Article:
A MAJOR change to organ donation rules in the North of Ireland has passed its second reading at Stormont.
Assembly members approved the bill by 69 votes to six, and it will now go before the health committee.
If passed, the legislation would mean people automatically become organ donors unless they specifically opt out.
The North is currently the only part of the UK where an opt-out system for organ donation is not in place.
“One of the things this bill has allowed us to do is to start to have that conversation as to what organ donation means,” said Health Minister Robin Swann during the debate.
Until June, the DUP had blocked attempts to pass a bill.
Following talks between First Minister Paul Givan, Robin Swann, who proposed the legislation, and campaigners, Mr Givan announced he had given approval for the legislation to proceed to the assembly.
The lack of opposition would allow for such a bill to become law before the assembly is dissolved ahead of the election due in May.
However, campaigners have raised concerns that the bill might never become law due to the DUP’s threat to collapse Stormont over the Northern Ireland Protocol.
Earlier this month, DUP leader Sir Jeffrey Donaldson said his party may quit Stormont “within weeks” if its demands over the protocol are not met,
There are currently about 115 people waiting for an organ transplant in Northern Ireland.
Health Minister Robin Swann said the bill had been “long-awaited by all who are involved in the organ donation process.”
He told the assembly the move would increase the number of donors “and ultimately the number of life-saving organs available for transplantation”.
The minister outlined how the bill had taken on board lessons from legislation in other parts of the UK.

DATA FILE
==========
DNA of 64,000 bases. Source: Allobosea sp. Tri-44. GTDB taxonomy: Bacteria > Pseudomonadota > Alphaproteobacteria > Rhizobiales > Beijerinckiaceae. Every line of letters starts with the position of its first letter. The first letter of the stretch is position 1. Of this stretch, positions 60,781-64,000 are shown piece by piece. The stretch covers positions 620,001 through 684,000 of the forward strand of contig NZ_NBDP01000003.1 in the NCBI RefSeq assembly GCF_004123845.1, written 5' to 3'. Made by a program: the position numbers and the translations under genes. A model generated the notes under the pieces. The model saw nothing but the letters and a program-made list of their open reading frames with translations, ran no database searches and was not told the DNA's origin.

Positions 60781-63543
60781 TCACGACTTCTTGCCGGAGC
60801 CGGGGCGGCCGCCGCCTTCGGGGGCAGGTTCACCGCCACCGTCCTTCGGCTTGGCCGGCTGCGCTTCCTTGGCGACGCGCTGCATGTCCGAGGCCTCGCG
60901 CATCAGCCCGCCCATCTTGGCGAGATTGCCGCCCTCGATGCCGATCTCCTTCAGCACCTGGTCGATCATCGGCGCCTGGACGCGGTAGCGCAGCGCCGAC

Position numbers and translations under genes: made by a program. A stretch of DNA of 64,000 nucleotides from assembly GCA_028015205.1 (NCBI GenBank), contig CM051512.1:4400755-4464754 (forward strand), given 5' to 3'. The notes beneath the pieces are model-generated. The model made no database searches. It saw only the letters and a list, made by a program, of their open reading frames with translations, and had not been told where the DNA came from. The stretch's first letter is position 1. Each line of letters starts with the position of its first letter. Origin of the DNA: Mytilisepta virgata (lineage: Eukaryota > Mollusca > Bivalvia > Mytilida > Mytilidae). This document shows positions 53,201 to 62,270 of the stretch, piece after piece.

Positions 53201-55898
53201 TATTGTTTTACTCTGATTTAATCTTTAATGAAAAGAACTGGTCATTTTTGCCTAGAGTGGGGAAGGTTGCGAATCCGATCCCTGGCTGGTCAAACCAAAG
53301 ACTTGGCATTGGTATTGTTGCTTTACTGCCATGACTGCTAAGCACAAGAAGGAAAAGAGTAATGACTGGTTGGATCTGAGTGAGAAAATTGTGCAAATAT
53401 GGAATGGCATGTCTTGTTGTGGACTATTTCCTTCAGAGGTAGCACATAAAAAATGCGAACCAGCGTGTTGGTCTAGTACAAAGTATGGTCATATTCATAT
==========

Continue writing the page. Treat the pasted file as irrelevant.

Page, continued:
“This bill will mean that adults in Northern Ireland will be considered potential donors unless they choose to opt out or are excluded,” he added.
Máirtín MacGabhann, whose four-year-old son Dáithí has been waiting for a new heart for three years said the proposals would be “a massive step” forward for Dáithí and others on the waiting list.
“A transplant is used when all other options have been exhausted, it’s the last hope for them,” he said.
“There is something that our politicians can achieve to increase your loved ones’ chances of receiving the vital organ.”He encouraged those in power to keep the political institutions “up and running, so important issues like soft opt out organ donation have a chance of going through”.
“I’m just pleading with those politicians to please give these important pieces of legislation a fighting chance because they can change our society so much,” he said.
He said if Stormont were to collapse over the issue he would be “absolutely heartbroken”.
“We have come so far and gathered so much support politically and it would be an absolute travesty if the likes of soft opt-out organ donation was not to come into law because of the collapse of Stormont,” Mr MacGabhann said.Tags: